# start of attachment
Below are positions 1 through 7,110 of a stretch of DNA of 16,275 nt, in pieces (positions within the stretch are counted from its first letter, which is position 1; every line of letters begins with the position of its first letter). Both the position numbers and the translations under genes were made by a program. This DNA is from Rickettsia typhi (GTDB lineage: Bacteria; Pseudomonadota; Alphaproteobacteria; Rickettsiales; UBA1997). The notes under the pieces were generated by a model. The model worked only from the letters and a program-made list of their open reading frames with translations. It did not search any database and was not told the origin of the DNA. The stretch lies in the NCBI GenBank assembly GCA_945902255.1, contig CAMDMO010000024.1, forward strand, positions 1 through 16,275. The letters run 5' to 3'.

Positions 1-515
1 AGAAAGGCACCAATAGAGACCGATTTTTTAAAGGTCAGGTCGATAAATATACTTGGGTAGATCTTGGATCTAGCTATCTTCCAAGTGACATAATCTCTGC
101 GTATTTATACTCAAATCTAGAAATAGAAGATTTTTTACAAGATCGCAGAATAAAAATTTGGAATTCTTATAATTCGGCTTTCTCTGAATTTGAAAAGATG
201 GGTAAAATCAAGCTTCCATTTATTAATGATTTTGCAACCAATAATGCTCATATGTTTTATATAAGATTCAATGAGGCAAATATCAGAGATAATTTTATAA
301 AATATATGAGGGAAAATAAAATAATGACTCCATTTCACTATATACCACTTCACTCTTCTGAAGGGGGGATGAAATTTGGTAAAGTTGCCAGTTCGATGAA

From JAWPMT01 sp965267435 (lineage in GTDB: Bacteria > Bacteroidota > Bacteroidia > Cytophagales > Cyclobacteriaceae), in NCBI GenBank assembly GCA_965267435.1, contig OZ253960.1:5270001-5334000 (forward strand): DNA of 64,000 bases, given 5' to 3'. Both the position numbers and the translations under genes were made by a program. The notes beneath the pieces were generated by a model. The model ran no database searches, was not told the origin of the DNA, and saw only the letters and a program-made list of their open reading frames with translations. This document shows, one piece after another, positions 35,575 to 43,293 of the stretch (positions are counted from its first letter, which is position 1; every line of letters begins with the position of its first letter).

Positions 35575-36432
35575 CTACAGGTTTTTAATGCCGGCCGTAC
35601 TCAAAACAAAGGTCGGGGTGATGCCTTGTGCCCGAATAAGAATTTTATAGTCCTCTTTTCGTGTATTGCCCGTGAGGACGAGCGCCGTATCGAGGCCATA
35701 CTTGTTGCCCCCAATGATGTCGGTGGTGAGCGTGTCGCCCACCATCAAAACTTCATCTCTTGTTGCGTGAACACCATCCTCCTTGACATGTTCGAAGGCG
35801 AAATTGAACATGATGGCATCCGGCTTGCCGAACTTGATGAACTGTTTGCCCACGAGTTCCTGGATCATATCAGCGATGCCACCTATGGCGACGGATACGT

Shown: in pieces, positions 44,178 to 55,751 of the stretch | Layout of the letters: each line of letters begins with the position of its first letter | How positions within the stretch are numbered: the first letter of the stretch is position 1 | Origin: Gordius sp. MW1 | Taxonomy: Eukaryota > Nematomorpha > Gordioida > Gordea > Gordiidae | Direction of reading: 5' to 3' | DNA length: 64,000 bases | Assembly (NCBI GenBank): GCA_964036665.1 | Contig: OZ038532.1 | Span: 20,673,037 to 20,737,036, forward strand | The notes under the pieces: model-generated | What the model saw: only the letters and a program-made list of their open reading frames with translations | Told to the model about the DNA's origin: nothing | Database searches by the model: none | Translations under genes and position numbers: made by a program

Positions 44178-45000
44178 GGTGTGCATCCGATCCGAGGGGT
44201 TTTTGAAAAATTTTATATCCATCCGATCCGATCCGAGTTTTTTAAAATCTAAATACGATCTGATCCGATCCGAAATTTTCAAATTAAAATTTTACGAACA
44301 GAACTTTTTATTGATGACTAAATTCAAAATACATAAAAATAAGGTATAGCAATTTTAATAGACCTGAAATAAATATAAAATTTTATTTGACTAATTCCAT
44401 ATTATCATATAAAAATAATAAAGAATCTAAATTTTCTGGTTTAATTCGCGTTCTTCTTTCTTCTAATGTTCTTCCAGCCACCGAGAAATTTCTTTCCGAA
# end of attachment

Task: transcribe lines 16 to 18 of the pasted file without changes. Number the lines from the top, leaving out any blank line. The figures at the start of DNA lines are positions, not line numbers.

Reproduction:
44201 TTTTGAAAAATTTTATATCCATCCGATCCGATCCGAGTTTTTTAAAATCTAAATACGATCTGATCCGATCCGAAATTTTCAAATTAAAATTTTACGAACA
44301 GAACTTTTTATTGATGACTAAATTCAAAATACATAAAAATAAGGTATAGCAATTTTAATAGACCTGAAATAAATATAAAATTTTATTTGACTAATTCCAT
44401 ATTATCATATAAAAATAATAAAGAATCTAAATTTTCTGGTTTAATTCGCGTTCTTCTTTCTTCTAATGTTCTTCCAGCCACCGAGAAATTTCTTTCCGAA